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Indians attendance increases for fourth straight year

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A strong regular season and a playoff run pushed Indianapolis Indians’ home attendance to its best mark in four years and fourth best at Victory Field since 2000.

The “regular-season attendance increase of nearly 15,000 fans was the highest in the 14-team International League,” said General Manager Cal Burleson. “This achievement was a real team effort.”

A strong marketing plan and family-oriented promotions helped fuel the gains, Burleson said, adding that a competitive team fielded by the Indians’ Major League Baseball affiliate, the Pittsburgh Pirates, helped boost interest in the team.

The team went 89-55 overall and 48-24 at home before losing to the Charlotte Knights 3-1 in the first round of the playoffs.

An extremely warm, dry summer and only two rainouts also helped attendance, Indians officials added.

The Indians drew 595,043 for 70 regular-season home games, averaging 8,501 fans per game. Two post-season home games pushed total attendance up to 605,575 for the season, which was fifth among 176 Minor League Baseball teams.

During the first round of the International League playoffs, the Indians drew more fans—10,532—than the other three league teams in the playoffs combined—8,554.

Sports marketers say affordable ticket prices for Indians games—relative to other sporting events—during a poor economy have helped fuel attendance increases in recent years.

“This organization has several things going for it,” said Larry DeGaris, director of academic sports marketing programs at the University of Indianapolis. “They have a great facility in Victory Field, they’re at the right price point given the economy, and they’re very innovative in terms of entertainment and special promotions. What they’re selling is part baseball, part outdoor picnic with a little bit of carnival thrown in.”

Attendance has been on a steady rise the past four seasons, hitting 549,552 in 2009, 569,969 in 2010, and 580,082 last season. Last year's per-game average for 71 home games was 8,170.

Ticket revenue accounted for $4.3 million of the team’s $10.1 million in operating revenue in 2011. The team had profit of $1.06 million last year, its 36th straight profitable year.

The team's all-time best attendance came in 1999, when it drew 658,250 fans.

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  • Good Family Entertainment
    The Indianapolis Indians and Victory Field are absolutely the best sports entertainment option in the Indianapolis Market. Victory Field is just a great place for the entire family. Thanks Indians - We enjoyed a great 2012 Season, and everyone working at the ballpark is a true professional.

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  1. I had read earlier this spring that Noodles & Co was going to open in the Fishers Marketplace (which is SR 37 and 131st St, not 141st St, just FYI). Any word on that? Also, do you happen to know what is being built in Carmel at Pennsylvania and Old Meridian? May just be an office building but I'm not sure.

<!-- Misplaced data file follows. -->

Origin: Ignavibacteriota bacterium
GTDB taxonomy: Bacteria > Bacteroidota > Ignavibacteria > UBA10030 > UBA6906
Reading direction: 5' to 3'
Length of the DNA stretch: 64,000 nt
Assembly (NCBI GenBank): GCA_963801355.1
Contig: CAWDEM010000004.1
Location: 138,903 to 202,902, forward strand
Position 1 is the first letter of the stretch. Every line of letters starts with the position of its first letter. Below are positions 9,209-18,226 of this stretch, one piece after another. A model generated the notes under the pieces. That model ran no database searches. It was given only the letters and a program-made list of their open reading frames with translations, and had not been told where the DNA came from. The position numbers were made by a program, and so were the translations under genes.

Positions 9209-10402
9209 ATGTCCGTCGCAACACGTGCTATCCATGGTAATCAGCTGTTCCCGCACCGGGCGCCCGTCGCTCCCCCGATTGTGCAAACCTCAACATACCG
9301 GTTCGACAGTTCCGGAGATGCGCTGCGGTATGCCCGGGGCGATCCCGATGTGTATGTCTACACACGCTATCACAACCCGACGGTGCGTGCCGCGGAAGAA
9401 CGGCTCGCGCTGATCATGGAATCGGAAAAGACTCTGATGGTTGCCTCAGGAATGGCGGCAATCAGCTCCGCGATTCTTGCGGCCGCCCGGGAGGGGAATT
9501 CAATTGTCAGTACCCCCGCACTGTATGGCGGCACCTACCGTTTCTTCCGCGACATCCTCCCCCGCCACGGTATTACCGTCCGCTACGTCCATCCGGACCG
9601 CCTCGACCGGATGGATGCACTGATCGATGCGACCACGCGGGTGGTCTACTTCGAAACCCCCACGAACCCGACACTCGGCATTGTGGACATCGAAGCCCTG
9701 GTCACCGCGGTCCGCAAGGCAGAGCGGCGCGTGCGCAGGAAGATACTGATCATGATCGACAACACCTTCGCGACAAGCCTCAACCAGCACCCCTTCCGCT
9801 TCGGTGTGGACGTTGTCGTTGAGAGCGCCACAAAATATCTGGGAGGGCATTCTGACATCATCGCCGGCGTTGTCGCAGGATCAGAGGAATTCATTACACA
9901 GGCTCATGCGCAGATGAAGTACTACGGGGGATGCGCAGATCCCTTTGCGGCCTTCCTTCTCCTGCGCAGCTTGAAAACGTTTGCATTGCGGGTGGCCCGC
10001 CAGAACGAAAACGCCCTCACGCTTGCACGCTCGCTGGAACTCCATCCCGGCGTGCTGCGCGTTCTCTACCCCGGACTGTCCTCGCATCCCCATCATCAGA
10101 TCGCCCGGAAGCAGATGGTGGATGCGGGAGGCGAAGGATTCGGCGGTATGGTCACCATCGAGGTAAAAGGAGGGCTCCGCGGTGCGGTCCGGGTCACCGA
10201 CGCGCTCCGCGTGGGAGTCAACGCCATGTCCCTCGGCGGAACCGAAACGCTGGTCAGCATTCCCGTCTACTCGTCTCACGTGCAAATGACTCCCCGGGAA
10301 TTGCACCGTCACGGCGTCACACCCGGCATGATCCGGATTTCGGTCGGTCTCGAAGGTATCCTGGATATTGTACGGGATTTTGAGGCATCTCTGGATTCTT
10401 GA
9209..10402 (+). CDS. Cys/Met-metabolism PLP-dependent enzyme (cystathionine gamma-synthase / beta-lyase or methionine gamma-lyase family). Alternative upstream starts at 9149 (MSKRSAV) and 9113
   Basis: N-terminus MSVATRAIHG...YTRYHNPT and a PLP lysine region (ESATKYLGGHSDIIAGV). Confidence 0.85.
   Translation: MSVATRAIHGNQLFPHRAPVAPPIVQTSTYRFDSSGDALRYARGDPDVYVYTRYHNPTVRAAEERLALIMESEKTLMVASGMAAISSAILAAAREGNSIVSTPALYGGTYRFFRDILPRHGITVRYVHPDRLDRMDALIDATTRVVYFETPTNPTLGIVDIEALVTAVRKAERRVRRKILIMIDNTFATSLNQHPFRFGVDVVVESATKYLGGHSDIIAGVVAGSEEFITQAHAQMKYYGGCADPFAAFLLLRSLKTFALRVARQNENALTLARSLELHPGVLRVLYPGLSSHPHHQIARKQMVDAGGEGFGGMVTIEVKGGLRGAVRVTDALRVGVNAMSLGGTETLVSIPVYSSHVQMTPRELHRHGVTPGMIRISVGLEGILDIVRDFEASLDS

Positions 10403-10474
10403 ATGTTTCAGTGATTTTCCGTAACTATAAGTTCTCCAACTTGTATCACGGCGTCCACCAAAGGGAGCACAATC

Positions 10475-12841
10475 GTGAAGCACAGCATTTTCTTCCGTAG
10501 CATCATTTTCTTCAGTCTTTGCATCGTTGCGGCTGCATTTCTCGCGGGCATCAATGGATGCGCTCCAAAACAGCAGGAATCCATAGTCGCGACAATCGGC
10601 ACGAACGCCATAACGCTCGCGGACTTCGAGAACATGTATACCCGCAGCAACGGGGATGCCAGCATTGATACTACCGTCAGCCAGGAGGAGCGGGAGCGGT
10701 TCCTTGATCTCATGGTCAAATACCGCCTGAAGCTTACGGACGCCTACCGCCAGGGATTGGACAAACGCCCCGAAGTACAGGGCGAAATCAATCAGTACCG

2. I'm sorry, but you are flat out wrong. There are few tracks in the world with the history of IMS and probably NO OTHER as widely known and recognized. I don't care what you think about the stat of Indy Car racing, these are pretty hard things to dispute.

  3. Also wondering if there is an update on the Brockway Pub-Danny Boy restaurant/taproom that was planned for the village as well?

  4. Why does the majority get to trample on the rights of the minority? You do realize that banning gay marriage does not rid the world of gay people, right? They are still going to be around and they are still going to continue to exist. The best way to get it all out of the spotlight? LEGALIZE IT! If gay marriage is legal, they will get to stop trying to push for it and you will get to stop seeing it all over the news. Why do Christians get to decide what is moral?? Why do you get to push your religion on others? How would legalizing gay marriage expose their lifestyle to your children? By the way, their lifestyle is going to continue whether gay marriage is legalized or not. It's been legal in Canada for quite a while now and they seem to be doing just fine. What about actual rules handed down by God? What about not working on Sundays? What about obeying your parents? What about adultery? These are in the 10 Commandments, the most important of God's rules. Yet they are all perfectly legal. What about divorce? Only God is allowed to dissolve a marriage so why don't you work hard to get divorce banned? Why do you get to pick and choose the parts of the Bible you care about?

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